(NY Times) Thomas Friedman–How About Better Parents?

In recent years, we’ve been treated to reams of op-ed articles about how we need better teachers in our public schools and, if only the teachers’ unions would go away, our kids would score like Singapore’s on the big international tests. There’s no question that a great teacher can make a huge difference in a student’s achievement, and we need to recruit, train and reward more such teachers. But here’s what some new studies are also showing: We need better parents. Parents more focused on their children’s education can also make a huge difference in a student’s achievement.

How do we know? Every three years, the Organization for Economic Cooperation and Development, or O.E.C.D., conducts exams as part of the Program for International Student Assessment, or PISA, which tests 15-year-olds in the world’s leading industrialized nations on their reading comprehension and ability to use what they’ve learned in math and science to solve real problems ”” the most important skills for succeeding in college and life. America’s 15-year-olds have not been distinguishing themselves in the PISA exams compared with students in Singapore, Finland and Shanghai.

Read it all.

Posted in * Culture-Watch, Children, Education, Marriage & Family

On the Move, in a Thriving Tech Sector

When the tech firm Yipit moved last month from General Assembly, a communal office campus on 20th Street and Broadway, to its own loft space on 18th Street and Fifth Avenue, its 14 employees simply grabbed their coffee cups and MacBook Airs and did the job on foot.

Arriving at their new home, they milled about, admiring the water-cooler, and the breath mints in the bathroom, and then got down to work, requiring no more than a power source and a pass code for the Wi-Fi. By the time the two guys from Moishe’s Moving Company arrived with a half-dozen boxes of office sundries, Yipit was back in business. There had already been a staff meeting, conducted while a handyman knelt in the rec room setting up a Ping-Pong table. All told, the move took about 10 minutes.

With a recent $6 million Series-B (or second round) financing deal, and plans to double its workforce in a year, Yipit sits in the mid-to-low range of New York’s thriving tech spectrum, below the behemoths, like AOL and Twitter, and the happily mid-sized, like Foursquare and Gilt Groupe, but above the sort of start-ups that had been their neighbors at General Assembly’s shared tables.

Read it all.

Posted in * Culture-Watch, * Economics, Politics, Corporations/Corporate Life, Economy, Science & Technology, Urban/City Life and Issues

(WSJ) My Teacher Is an App

In a radical rethinking of what it means to go to school, states and districts nationwide are launching online public schools that let students from kindergarten to 12th grade take some””or all””of their classes from their bedrooms, living rooms and kitchens. Other states and districts are bringing students into brick-and-mortar schools for instruction that is largely computer-based and self-directed.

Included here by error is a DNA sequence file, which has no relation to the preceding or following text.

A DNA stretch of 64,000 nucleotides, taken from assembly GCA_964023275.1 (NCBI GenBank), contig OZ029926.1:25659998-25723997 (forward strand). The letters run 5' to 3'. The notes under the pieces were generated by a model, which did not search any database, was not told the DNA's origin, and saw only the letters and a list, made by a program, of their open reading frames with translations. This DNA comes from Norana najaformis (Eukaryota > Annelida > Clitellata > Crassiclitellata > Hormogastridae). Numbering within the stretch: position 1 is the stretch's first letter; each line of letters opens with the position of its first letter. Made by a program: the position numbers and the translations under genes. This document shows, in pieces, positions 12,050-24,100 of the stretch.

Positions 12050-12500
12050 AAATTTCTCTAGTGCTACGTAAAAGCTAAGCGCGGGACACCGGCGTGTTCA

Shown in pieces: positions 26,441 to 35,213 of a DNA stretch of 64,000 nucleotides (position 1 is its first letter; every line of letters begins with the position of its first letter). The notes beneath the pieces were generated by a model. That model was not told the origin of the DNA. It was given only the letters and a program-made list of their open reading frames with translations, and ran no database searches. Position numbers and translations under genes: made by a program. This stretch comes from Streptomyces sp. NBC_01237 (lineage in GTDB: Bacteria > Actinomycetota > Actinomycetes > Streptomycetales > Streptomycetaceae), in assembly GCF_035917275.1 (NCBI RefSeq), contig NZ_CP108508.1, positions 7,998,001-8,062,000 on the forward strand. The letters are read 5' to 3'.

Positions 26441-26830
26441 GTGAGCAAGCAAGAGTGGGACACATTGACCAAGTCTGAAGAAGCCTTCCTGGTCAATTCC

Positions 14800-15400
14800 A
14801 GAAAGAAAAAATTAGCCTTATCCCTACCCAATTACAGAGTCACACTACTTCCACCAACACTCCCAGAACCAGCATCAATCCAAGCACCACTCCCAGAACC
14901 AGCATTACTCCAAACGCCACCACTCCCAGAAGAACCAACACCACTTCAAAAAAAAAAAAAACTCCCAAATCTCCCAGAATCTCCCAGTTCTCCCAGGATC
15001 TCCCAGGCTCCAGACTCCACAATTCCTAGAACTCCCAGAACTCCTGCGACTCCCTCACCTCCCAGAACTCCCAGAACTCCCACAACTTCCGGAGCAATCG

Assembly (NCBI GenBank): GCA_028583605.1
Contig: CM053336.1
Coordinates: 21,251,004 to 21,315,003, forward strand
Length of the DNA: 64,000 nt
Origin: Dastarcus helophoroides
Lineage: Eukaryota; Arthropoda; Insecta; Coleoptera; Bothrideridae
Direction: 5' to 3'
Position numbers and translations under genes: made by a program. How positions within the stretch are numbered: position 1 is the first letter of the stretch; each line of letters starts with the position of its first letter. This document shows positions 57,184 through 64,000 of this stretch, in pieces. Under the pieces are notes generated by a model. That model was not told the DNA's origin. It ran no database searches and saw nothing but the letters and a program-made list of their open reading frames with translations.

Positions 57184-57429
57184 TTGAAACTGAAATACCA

Journal Community

In just the past few months, Virginia has authorized 13 new online schools. Florida began requiring all public-high-school students to take at least one class online, partly to prepare them for college cybercourses. Idaho soon will require two. In Georgia, a new app lets high-school students take full course loads on their iPhones and BlackBerrys. Thirty states now let students take all of their courses online.

Nationwide, an estimated 250,000 students are enrolled in full-time virtual schools, up 40% in the last three years, according to Evergreen Education Group, a consulting firm that works with online schools.

Read it all.

Posted in * Culture-Watch, Blogging & the Internet, Children, Education, Science & Technology

A Prayer to Begin the Day

Heavenly Father, who hast called us by thy grace to be a colony of heaven here on earth: Deepen within us, we beseech thee, a sense of our citizenship with the saints in glory; and grant that through all the days of our pilgrimage in this world we may humbly walk with thee in the way of holiness, and faithfully care for the needs of others, till we come to thy everlasting kingdom; through the mercy of thy Son Jesus Christ our Lord.

–Frank Colquhoun (1909-1997)

Posted in * Christian Life / Church Life, Spirituality/Prayer

From the Morning Bible Readings

Blessed be the God and Father of our Lord Jesus Christ! By his great mercy we have been born anew to a living hope through the resurrection of Jesus Christ from the dead, and to an inheritance which is imperishable, undefiled, and unfading, kept in heaven for you, who by God’s power are guarded through faith for a salvation ready to be revealed in the last time. In this you rejoice, though now for a little while you may have to suffer various trials, so that the genuineness of your faith, more precious than gold which though perishable is tested by fire, may redound to praise and glory and honor at the revelation of Jesus Christ. Without having seen him you love him; though you do not now see him you believe in him and rejoice with unutterable and exalted joy. As the outcome of your faith you obtain the salvation of your souls.

–1 Peter 1:3-8

Posted in Theology, Theology: Scripture